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 Josh Bloch's Effective Java popularized the Builder Pattern as a more palatable way of constructing objects than constructors or factory methods when there are potentially many constructor parameters. The formulation in Effective Java makes for a particularly readable construction, like this:

new Rectangle.Builder().height(250).width(300).color(PINK).build();

The advantage over a constructor invocation like new Rectangle(250, 300, PINK); here is that you don't have to guess whether 250 is the height or the width. More generally, if the constructor allowed you to specify many other parameters — such as position, opacity, transforms, effects, and so on — it would quickly get very messy. The builder pattern stays clean.

But one question that arises is: how does it work in the presence of inheritance? For example, suppose you have an abstractShape class that represents an arbitrary graphical shape, with a set of properties that are common to all shapes, such as opacity and transforms. And suppose you have a number of concrete subclasses such as Rectangle,Circle, Path and so on, each with its own properties, like Rectangle's height and width.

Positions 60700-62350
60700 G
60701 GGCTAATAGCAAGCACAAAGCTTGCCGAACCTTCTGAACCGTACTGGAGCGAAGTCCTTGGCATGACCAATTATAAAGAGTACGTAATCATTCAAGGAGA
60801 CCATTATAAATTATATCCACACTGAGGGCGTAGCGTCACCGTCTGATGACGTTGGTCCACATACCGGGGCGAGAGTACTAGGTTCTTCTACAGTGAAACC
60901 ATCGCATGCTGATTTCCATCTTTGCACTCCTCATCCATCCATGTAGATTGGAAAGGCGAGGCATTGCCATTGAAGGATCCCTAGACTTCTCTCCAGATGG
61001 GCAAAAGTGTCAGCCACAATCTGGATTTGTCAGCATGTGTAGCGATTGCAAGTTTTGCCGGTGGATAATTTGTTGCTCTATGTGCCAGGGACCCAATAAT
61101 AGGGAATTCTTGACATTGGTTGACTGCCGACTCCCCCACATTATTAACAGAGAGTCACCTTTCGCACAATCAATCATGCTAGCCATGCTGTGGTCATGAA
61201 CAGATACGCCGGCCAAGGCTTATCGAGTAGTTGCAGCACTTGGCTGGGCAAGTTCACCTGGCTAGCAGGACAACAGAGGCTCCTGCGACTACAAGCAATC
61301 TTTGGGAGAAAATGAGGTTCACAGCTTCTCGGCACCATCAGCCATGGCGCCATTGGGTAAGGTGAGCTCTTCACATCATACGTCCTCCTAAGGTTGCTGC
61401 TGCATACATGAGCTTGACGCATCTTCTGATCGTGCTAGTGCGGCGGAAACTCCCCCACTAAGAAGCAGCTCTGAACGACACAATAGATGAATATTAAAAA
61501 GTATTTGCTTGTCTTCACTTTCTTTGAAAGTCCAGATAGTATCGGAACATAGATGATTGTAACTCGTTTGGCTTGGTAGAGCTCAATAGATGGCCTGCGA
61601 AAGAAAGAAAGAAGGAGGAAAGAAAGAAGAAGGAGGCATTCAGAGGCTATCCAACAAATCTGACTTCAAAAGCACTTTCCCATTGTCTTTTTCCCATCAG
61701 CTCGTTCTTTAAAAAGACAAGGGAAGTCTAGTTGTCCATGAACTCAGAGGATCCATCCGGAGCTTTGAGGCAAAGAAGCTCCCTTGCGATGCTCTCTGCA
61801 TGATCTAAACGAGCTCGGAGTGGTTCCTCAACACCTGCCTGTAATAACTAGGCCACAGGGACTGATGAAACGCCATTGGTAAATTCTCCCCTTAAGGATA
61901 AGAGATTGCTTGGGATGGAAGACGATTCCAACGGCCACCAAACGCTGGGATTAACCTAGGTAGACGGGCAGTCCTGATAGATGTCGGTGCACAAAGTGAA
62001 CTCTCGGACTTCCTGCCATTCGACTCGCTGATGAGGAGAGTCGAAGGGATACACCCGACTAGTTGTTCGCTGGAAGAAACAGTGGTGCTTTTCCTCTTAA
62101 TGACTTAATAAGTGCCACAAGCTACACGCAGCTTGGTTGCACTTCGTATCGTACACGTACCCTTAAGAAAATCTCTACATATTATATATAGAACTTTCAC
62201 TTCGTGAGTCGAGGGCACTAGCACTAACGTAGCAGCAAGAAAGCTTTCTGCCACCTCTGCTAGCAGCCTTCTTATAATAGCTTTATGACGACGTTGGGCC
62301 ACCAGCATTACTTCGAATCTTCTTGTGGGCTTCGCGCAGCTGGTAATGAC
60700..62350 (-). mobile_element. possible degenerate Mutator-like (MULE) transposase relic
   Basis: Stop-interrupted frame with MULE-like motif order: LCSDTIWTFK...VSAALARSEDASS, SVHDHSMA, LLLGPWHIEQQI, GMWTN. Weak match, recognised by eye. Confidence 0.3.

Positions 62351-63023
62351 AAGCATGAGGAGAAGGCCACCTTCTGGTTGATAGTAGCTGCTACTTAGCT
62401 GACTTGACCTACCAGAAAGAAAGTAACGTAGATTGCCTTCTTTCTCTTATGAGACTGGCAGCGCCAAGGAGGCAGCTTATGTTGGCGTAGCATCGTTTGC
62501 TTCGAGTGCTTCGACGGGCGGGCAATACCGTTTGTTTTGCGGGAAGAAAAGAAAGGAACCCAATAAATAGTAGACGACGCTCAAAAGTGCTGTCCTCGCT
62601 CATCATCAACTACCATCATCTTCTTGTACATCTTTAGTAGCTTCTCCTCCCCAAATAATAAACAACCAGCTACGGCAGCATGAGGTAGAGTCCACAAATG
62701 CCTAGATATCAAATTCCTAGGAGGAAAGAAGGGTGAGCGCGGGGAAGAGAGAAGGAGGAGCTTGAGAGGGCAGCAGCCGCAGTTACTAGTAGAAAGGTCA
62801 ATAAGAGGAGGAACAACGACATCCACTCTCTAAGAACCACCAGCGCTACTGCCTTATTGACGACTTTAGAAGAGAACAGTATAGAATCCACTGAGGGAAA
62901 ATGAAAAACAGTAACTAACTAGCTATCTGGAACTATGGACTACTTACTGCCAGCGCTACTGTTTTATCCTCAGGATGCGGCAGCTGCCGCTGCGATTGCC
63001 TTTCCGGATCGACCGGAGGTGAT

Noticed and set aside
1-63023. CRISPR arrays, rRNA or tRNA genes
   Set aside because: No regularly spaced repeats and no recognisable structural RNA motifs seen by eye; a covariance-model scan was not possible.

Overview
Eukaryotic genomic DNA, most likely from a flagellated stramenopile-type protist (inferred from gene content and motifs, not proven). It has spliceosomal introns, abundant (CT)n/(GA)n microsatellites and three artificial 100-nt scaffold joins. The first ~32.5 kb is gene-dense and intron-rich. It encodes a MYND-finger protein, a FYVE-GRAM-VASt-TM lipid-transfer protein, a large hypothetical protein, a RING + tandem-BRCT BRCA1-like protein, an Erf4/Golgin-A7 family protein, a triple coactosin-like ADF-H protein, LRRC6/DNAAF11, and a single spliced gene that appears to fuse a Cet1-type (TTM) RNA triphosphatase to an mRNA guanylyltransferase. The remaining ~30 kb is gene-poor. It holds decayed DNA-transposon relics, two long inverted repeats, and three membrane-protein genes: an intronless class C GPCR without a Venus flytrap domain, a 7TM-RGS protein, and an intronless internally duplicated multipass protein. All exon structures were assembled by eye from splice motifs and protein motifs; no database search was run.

As a reminder, here's what the builder pattern looks like in the absence of subclassing:

public class Rectangle {
    private final double opacity;
    private final double height;
    ...

    public static class Builder {
        private double opacity;
        private double height;
        ...

        public Builder opacity(double opacity) {
            this.opacity = opacity;
            return this;
        }

        public Builder height(double height) {
            this.height = height;
            return this;
        }
        ...

        public Rectangle build() {
            return new Rectangle(this);
        }
    }

    private Rectangle(Builder builder) {
        this.opacity = builder.opacity;
        this.height = builder.height;
        ...
    }
}

Subclassing

Now what happens if we want to introduce a Shapesuperclass, and move some of the properties ofRectangle into it? Let's just concentrate on opacity and height. We'll move opacity into Shape (all shapes have opacity) and leave height in Rectangle (a circle for example is defined by its radius rather than its height).